Tell us, Ute, why do you like to incorporate humor into your stories?
Probably because I love to laugh and if I can make a reader laugh, I'm a happy camper. The comedies I write are full of quirky characters that do things that are just a little crazy. But even the more serious things I write, will sometimes have a lighter moment, a joke or a funny line delivered by a character. Humor can break up tension and it can also make a character more appealing.
How do you incorporate humor into your novels? Do you ever draw inspiration from real life?
It's all real. :) I love funny stuff and collect quirky stories that I'll sometimes put into the comedies. Mostly, though, it's a matter of perspective, of finding the humor in a situation and you can find humor in just about anything if you look for it.
Tell us about one of the funniest scenes from your book & where you drew inspiration for it.
The one readers have liked is the whale scene in The P-Town Queen, in which the authorities blow up a dead whale rotting on the beach. The scene is based on something that really happened (you can't make this stuff up) back in the 1970s, when civil engineers did actually blow up a whale on a beach in Oregon.
While I was writing P-Town, a friend sent me the link to a video of the incident. It was one so funny I had tears in my eyes after watching it. Since my main character was a shark researcher, it was pretty easy to incorporate the scene into the book. I modified it some, and made the situation even worse than it had been in real life—though quite honestly, you couldn't much improve on it.
Which of your characters cracks you up the most & why?
I love 'em all. My favorite is probably Gran Lila from Confessions of the Sausage Queen. She's a margarita drinking, cookie eating octogenarian who is not afraid to wear stilettos and won't take 'no' for an answer.
And now for some THIS or THAT:
Brooklyn Nine-Nine or Big Bang Theory?
I love the Big Bang Theory. I know all the words to Soft Kitty.
Spit takes or Banana Peels?
Give me a good spit take, because it usually follows something really stupid.
Erma Bombeck or Dave Barry?
Dave. He once wrote about blowing up pop tarts in a toaster and I used this in The P-Town Queen. I am eternally grateful for his pioneering research. Also, he's one of the funniest writers ever.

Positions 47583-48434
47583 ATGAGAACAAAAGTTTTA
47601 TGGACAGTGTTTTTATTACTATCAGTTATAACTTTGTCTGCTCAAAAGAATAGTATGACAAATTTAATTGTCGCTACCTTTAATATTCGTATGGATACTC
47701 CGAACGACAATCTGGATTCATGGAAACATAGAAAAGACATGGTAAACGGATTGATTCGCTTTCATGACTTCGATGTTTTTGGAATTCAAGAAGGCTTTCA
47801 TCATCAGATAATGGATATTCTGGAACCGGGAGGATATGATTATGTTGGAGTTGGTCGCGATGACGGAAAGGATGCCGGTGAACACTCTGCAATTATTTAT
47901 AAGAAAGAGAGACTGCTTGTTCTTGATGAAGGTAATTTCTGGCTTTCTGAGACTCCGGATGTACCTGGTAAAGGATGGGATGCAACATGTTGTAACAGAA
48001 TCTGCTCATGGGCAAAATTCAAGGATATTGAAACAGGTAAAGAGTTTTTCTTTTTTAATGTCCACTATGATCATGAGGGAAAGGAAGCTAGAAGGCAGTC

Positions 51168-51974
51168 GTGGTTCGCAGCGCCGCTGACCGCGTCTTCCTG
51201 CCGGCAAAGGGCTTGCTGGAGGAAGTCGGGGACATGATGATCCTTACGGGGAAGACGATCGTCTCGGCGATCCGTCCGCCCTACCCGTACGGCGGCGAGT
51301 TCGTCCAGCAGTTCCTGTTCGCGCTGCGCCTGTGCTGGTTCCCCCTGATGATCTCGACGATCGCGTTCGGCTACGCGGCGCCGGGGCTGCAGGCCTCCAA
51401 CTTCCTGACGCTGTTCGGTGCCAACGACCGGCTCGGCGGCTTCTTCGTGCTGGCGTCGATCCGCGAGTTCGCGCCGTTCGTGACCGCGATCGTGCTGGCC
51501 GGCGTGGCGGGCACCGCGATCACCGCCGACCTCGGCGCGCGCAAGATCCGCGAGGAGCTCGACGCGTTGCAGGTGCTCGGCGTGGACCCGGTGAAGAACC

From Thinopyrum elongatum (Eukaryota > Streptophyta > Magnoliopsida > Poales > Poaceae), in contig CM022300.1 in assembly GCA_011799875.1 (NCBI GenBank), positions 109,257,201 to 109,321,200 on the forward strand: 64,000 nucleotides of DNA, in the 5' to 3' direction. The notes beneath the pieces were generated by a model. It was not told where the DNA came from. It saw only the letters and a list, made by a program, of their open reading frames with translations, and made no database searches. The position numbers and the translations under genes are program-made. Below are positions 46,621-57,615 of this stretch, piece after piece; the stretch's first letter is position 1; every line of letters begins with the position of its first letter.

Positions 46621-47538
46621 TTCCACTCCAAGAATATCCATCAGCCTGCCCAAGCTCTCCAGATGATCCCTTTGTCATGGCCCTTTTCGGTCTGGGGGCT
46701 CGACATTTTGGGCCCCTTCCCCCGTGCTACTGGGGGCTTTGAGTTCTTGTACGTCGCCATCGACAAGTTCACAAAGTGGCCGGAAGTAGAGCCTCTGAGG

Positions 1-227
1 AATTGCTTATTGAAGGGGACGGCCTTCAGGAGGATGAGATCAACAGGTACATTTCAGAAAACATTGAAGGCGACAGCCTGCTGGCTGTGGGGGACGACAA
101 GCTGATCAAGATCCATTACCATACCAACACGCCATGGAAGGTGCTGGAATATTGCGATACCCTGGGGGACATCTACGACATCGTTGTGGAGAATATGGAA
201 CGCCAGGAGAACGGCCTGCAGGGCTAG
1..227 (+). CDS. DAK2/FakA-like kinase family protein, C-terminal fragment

Janet Evanovich or Judy Blume?
Janet. The Stephanie Plum books are laugh out loud funny.
Here's more about Ute's novel, Sausage Queen...
Bill Ludowski, owner of the town’s largest employer - Bill’s Big and Tasty Sausage- dies whilst he and Mandy Minhouser’s grandmother Lila Rose were doing their best Adam and Eve imitation under the hydrangea bushes. That Gran and Big Bill had an affair that began around the same time as World War II is a secret that everyone in Kassenburg knows. But a new secret is about to be revealed. Big Bill has bequeathed the sausage factory to Lila, with Mandy as CEO.
Mandy doesn’t know squat about the sausage biz and Bill’s grandson Hughes, the factory’s CFO, does everything in his power to close the Big and Tasty. But Mandy has the one thing that Hughes doesn’t-- family and friends willing to put themselves on the line to save the factory. With hope, faith and a whole lot of luck, Mandy and company might manage to do just that.
About the author:
Ute (who pronounces her name Oo-tah) Carbone is an award winning author of women’s fiction, comedy, and romance.
She and her husband live in New Hampshire, where she spends her days walking, eating chocolate and dreaming up stories.
More Books and Stories by Ute Carbone:
The P-Town Queen
Searching for Superman
The Lilac Hour
To The Wind
Dancing in the White Room
All Things Returned
Confessions of the Sausage Queen
The Whisper of Time
The Tender Bonds
For more about Ute and her books, Please Visit:
Web page: http://www.utecarbone.com/
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Letters from the Garret http://eepurl.com/YCbMz